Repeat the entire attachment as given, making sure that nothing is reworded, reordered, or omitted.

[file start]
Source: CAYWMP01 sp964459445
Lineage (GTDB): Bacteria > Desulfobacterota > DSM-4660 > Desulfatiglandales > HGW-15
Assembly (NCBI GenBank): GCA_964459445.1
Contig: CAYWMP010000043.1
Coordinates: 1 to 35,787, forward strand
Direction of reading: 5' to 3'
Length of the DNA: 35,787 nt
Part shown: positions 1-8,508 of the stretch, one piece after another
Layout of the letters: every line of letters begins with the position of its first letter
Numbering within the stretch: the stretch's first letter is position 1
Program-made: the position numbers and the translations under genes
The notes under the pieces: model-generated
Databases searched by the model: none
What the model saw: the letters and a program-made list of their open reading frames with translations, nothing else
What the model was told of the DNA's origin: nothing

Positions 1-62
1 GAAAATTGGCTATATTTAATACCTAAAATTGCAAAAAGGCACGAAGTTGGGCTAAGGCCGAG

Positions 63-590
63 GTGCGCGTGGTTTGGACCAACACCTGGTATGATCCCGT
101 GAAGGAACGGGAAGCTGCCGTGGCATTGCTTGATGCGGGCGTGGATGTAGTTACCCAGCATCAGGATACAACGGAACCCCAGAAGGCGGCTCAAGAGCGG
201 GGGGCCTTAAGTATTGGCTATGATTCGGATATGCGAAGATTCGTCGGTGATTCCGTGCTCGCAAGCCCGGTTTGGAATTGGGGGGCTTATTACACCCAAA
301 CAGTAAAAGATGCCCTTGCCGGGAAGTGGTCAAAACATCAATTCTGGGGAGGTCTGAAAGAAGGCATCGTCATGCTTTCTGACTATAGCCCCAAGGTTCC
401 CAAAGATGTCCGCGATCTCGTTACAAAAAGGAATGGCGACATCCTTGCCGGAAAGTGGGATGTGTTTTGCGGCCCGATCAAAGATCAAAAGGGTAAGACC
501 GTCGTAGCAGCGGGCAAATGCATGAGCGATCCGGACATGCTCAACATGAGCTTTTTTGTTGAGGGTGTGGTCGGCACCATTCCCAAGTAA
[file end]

Source: CAYWMP01 sp964459445
Lineage (GTDB): Bacteria > Desulfobacterota > DSM-4660 > Desulfatiglandales > HGW-15
Assembly (NCBI GenBank): GCA_964459445.1
Contig: CAYWMP010000043.1
Coordinates: 1 to 35,787, forward strand
Direction of reading: 5' to 3'
Length of the DNA: 35,787 nt
Part shown: positions 1-8,508 of the stretch, one piece after another
Layout of the letters: every line of letters begins with the position of its first letter
Numbering within the stretch: the stretch's first letter is position 1
Program-made: the position numbers and the translations under genes
The notes under the pieces: model-generated
Databases searched by the model: none
What the model saw: the letters and a program-made list of their open reading frames with translations, nothing else
What the model was told of the DNA's origin: nothing

Positions 1-62
1 GAAAATTGGCTATATTTAATACCTAAAATTGCAAAAAGGCACGAAGTTGGGCTAAGGCCGAG

Positions 63-590
63 GTGCGCGTGGTTTGGACCAACACCTGGTATGATCCCGT
101 GAAGGAACGGGAAGCTGCCGTGGCATTGCTTGATGCGGGCGTGGATGTAGTTACCCAGCATCAGGATACAACGGAACCCCAGAAGGCGGCTCAAGAGCGG
201 GGGGCCTTAAGTATTGGCTATGATTCGGATATGCGAAGATTCGTCGGTGATTCCGTGCTCGCAAGCCCGGTTTGGAATTGGGGGGCTTATTACACCCAAA
301 CAGTAAAAGATGCCCTTGCCGGGAAGTGGTCAAAACATCAATTCTGGGGAGGTCTGAAAGAAGGCATCGTCATGCTTTCTGACTATAGCCCCAAGGTTCC
401 CAAAGATGTCCGCGATCTCGTTACAAAAAGGAATGGCGACATCCTTGCCGGAAAGTGGGATGTGTTTTGCGGCCCGATCAAAGATCAAAAGGGTAAGACC
501 GTCGTAGCAGCGGGCAAATGCATGAGCGATCCGGACATGCTCAACATGAGCTTTTTTGTTGAGGGTGTGGTCGGCACCATTCCCAAGTAA